Electronic – Zener Diode Selection for Relay


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I am using a Zener diode along with a flyback diode with a relay in order to speed it up a bit. This works very well but I am currently using a rather over-sized zener from the inventory.

For proper design, I'm trying to determine what the power (or current rating) of the zener diode in the above schematic should be. The coil current of the relay is 80mA. Let's assume the zener has a breakdown voltage of 24V.

If the coil current is 80mA and zener voltage 24V, then power dissipated is approx. 2W – but this is a continuous rating, isn't it? How do I choose a zener with enough current and power rating that it will withstand the kickback effect of the relay?

Best Answer

How to choose

The first part is consideration for the instantaneous power dissipation: \$24 * 80mA\$ As long as your Zener can handle that it will not die immediatly.

The next is the total energy.

The Inductance is key here & to a lesser degree its resistance.

The use of a zener ensure a constant voltage during decay as oppose to an exponential if it was to naturally decay via a freewheel diode & the coils own resistance.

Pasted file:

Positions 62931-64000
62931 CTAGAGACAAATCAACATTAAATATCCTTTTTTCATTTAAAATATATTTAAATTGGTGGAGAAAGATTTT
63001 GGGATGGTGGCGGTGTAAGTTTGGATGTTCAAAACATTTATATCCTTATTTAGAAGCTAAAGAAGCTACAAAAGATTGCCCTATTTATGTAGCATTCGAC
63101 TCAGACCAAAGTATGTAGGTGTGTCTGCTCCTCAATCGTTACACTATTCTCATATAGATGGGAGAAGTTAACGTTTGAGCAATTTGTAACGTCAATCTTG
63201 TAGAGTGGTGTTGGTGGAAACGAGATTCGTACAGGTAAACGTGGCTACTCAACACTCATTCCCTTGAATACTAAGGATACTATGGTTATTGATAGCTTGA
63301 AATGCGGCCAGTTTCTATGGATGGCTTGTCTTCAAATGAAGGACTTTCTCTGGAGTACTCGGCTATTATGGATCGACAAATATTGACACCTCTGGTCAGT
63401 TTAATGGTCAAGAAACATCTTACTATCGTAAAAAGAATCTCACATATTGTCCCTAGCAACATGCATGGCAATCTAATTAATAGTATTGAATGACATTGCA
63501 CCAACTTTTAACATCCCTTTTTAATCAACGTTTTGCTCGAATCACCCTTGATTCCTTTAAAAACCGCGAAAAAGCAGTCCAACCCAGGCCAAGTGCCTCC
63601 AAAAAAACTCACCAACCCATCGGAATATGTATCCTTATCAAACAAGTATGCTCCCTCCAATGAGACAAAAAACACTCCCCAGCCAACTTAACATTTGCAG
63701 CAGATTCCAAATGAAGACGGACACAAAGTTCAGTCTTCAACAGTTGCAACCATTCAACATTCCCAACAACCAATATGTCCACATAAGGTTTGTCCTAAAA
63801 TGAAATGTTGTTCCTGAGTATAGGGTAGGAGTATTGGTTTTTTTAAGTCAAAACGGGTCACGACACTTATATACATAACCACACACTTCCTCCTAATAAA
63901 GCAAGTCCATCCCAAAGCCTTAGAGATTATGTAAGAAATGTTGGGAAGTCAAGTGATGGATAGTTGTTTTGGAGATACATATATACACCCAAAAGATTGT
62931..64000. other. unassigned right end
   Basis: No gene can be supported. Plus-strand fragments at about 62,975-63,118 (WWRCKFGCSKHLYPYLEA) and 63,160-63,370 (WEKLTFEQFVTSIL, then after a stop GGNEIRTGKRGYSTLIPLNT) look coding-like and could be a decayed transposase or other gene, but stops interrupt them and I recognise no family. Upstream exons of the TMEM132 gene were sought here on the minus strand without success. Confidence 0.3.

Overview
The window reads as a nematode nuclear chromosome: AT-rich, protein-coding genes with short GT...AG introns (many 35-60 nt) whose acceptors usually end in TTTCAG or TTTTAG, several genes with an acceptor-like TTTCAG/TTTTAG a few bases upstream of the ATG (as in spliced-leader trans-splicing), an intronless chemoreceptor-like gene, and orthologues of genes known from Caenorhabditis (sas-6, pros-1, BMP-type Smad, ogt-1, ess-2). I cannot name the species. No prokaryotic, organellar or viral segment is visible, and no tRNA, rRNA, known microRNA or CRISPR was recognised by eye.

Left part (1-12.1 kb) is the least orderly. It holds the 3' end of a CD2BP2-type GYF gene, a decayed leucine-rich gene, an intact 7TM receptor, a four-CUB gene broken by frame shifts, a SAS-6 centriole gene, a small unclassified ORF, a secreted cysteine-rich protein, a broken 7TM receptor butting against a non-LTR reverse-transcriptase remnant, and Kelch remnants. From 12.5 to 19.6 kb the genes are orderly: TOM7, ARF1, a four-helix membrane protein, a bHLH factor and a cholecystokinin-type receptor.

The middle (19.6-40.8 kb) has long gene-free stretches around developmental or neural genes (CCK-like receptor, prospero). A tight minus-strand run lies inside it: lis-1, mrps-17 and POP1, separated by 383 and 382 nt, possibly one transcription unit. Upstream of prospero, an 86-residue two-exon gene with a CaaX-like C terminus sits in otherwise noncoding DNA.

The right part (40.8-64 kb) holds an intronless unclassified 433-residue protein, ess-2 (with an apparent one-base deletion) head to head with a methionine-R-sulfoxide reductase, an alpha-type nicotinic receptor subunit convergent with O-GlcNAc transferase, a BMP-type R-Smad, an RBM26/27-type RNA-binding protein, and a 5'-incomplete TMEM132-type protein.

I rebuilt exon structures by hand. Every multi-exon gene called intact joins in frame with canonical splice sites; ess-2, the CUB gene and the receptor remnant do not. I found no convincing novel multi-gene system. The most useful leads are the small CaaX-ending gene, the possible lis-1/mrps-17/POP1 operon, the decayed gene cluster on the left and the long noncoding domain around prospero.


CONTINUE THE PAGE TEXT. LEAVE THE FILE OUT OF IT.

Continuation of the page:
\$V = L\frac{\Delta i}{\Delta t}\$ V = Zener Voltage L = coil inductance di = 80mA

Leaving dt

Now you know the energy stored in the coil: \$E = \frac{1}{2}Li^2\$. This energy needs to be transferred from the coil to the Zener.

With the time required from the previous calculations you now know the total power that needs to be dissipated \$P = \frac{E}{\Delta t}\$

With the power for one dissipation known you can then start short listing Zeners

Finally ... duty. Do you want the zener to be chosen such it can just handle one discharge event and then takes time to cool or do you need to tolerate a minimum enable-disable duty. Equally how many short succession enables-disables.

This increases the rms power that the zener needs to tolerate